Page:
So what are we left with? If the bridge itself was the cause of the demise of the train, how did that come about?

Here we need to return to the conclusions of the Court of Inquiry, which amongst other things focused on the design of the bridge, with particular reference to the question of wind pressure, and the design of the lugs, crucial to the failure of the whole construction. Bouch came in for particular criticism for his failure to make sufficient allowance for the pressure of wind against the fabric of the bridge, although it was clear that even officials at the Board of Trade, including the Inspector of the bridge, Major General Hutchinson, were not accustomed to make any such allowance for lattice girders of the length and type involved. Nevertheless it is the firm opinion of modern experts that one of the key causes of the collapse was the extreme pressure of wind on the fateful night.

The second major factor was the design and method of manufacture of the lugs to which the tie bars had been bolted. The most obvious problem was that, in the process of casting, the holes in the lugs, which were to take the connecting bolts, ended up being conical in shape instead of truly cylindrical. This had the effect of concentrating all the stress of the connection on a narrow ring of metal. On top of that, as a cost cutting measure, Bouch had specified bolts which were one eighth of an inch smaller that they should have been. 
Belah Viaduct

Again, if only Bouch had chosen to use the kind of wrought iron ring clamps he had used on the Belah Viaduct in the North of England, instead of the fragile lugs, the disaster might well never have happened at all. Why didn’t he? Because they were too expensive.
Belah Wrought Iron Clamps
Various other contributory factors have been cited as explanations of the fall. The great height of the bridge above the high water level, which arguably made it less stable, was due to fears of the authorities in Perth, up river from the bridge, that their seaward trade might be affected. That it was a narrow single line bridge at all was down to the directors of the North British – again a matter of cost. That Henry Noble, charged with the maintenance of the bridge after it came into operation, had tried to cure ‘chattering’ in the bridge components as economically as possible by hammering wedges of iron into them, may well have forced the bridge out of true.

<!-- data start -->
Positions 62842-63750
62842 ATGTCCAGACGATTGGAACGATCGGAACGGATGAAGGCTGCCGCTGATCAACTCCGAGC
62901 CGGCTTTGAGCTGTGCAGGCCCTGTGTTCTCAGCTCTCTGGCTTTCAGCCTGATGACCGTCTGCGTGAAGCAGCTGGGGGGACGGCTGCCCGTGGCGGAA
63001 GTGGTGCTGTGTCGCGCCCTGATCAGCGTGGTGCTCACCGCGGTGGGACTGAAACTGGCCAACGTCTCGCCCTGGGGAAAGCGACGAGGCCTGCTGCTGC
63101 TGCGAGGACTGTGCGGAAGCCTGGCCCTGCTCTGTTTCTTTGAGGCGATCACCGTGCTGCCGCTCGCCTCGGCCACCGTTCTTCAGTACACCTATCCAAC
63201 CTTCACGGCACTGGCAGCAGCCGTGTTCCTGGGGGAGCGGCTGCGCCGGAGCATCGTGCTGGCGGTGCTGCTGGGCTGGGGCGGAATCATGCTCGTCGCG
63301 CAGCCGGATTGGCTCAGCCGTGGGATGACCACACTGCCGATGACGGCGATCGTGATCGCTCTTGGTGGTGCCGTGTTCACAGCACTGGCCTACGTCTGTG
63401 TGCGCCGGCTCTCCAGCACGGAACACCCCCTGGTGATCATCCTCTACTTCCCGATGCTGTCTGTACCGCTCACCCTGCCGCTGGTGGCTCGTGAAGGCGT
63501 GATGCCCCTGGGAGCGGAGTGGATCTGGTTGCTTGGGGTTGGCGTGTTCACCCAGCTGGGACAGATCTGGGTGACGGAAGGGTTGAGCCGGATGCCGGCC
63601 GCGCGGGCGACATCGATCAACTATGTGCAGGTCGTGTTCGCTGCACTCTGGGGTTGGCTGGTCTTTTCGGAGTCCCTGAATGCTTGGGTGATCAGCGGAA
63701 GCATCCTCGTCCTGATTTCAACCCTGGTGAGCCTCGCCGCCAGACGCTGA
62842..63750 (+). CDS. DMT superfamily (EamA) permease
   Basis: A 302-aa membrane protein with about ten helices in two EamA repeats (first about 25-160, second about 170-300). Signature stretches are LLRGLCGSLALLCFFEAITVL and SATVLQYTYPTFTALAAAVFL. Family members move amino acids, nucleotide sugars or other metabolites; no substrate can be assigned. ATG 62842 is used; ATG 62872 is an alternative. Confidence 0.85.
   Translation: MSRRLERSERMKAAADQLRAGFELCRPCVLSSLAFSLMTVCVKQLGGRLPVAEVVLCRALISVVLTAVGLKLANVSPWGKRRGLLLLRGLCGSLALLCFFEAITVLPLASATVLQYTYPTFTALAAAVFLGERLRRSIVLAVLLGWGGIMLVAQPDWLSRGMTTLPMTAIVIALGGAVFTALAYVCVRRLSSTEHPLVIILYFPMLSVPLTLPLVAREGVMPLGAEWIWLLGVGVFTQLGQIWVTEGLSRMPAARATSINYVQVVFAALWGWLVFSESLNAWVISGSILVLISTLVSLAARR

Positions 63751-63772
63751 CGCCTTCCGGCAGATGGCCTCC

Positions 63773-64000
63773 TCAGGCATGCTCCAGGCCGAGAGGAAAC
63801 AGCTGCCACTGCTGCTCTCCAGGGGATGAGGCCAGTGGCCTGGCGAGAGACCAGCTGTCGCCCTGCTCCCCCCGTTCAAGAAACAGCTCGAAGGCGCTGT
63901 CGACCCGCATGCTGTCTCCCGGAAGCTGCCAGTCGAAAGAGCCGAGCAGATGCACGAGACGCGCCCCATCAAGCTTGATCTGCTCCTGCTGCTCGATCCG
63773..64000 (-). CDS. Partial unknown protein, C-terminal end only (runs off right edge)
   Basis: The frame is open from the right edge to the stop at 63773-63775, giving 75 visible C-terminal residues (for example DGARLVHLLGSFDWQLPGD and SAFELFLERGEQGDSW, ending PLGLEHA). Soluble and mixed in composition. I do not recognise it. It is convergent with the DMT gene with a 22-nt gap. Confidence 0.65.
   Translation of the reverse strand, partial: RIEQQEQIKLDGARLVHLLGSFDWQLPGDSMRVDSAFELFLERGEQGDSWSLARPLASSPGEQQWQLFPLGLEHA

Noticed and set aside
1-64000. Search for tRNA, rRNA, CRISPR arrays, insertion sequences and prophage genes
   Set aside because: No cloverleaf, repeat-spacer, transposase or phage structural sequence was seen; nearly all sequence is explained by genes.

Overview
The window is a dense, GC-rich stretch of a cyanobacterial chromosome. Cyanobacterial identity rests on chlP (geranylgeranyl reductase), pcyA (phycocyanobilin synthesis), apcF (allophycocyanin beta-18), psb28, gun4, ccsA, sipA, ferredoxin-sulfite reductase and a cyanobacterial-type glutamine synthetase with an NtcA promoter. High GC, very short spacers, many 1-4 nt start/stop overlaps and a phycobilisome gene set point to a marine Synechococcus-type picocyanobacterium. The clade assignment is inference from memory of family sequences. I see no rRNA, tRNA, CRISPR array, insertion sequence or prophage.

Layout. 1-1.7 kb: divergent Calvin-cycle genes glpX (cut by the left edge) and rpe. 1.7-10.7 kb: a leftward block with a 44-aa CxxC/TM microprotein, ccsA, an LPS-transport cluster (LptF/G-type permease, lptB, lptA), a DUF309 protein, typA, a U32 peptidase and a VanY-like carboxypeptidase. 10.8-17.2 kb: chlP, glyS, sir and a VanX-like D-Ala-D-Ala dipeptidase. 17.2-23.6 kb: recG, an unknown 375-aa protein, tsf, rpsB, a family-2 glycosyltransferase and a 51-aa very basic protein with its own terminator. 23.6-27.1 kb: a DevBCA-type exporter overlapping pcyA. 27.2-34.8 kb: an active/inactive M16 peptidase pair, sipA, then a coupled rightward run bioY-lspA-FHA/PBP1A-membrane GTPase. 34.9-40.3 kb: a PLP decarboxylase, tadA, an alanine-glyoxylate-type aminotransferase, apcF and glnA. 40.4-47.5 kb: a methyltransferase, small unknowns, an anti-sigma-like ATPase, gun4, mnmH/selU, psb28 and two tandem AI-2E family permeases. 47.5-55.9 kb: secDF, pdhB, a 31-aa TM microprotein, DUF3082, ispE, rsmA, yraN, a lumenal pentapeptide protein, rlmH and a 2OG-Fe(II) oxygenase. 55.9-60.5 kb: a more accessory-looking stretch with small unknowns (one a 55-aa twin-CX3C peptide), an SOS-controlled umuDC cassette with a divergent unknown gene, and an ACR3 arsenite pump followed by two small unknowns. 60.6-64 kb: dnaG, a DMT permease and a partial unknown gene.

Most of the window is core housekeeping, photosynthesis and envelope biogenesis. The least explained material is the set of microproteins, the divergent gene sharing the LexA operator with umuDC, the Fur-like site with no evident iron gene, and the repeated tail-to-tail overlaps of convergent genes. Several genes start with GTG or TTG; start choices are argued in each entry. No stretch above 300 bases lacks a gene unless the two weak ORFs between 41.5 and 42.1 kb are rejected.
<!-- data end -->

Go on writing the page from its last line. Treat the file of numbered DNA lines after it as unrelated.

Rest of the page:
But in the end one comes down to the simple facts.  The bridge collapsed in a fierce and unremitting gale for two fundamental reasons – the lack of a sufficient allowance for wind pressure in the design, and the fatal decision to rely on the cast iron lugs to hold the towers together, instead of the Belah clamps. Not surprisingly, Bouch, as the designer of the bridge, was devastated by the collapse of the bridge, the tragic loss of life, and the ruin of his professional reputation. He survived the fall of the bridge by less than a year.

The Tay Bridge Disaster was an engineering catastrophe, but above all it was a human tragedy. Most of the victims were young, 10 of them 18 or under, the youngest only 5. But consider the remarkable escape of six year old William Brown. William lived in Dundee with his widowed mother, one brother and two sisters. In late December, 1879, he was looking forward to travelling to Leuchars in Fife with his grandmother and his elder sister to visit his uncle Charles. But he had been very naughty – the exact nature of his crime is not revealed – he was given a severe beating by his mother, and forbidden to go on the visit. That was the last he saw of sister Elisabeth and their grandmother.
Memorials on the Dundee bank of the Tay. The new bridge in the background.

Published 20 October 2016, the new and updated edition The Fall of the Tay Bridge, by David Swinfen:

Ann Swinfen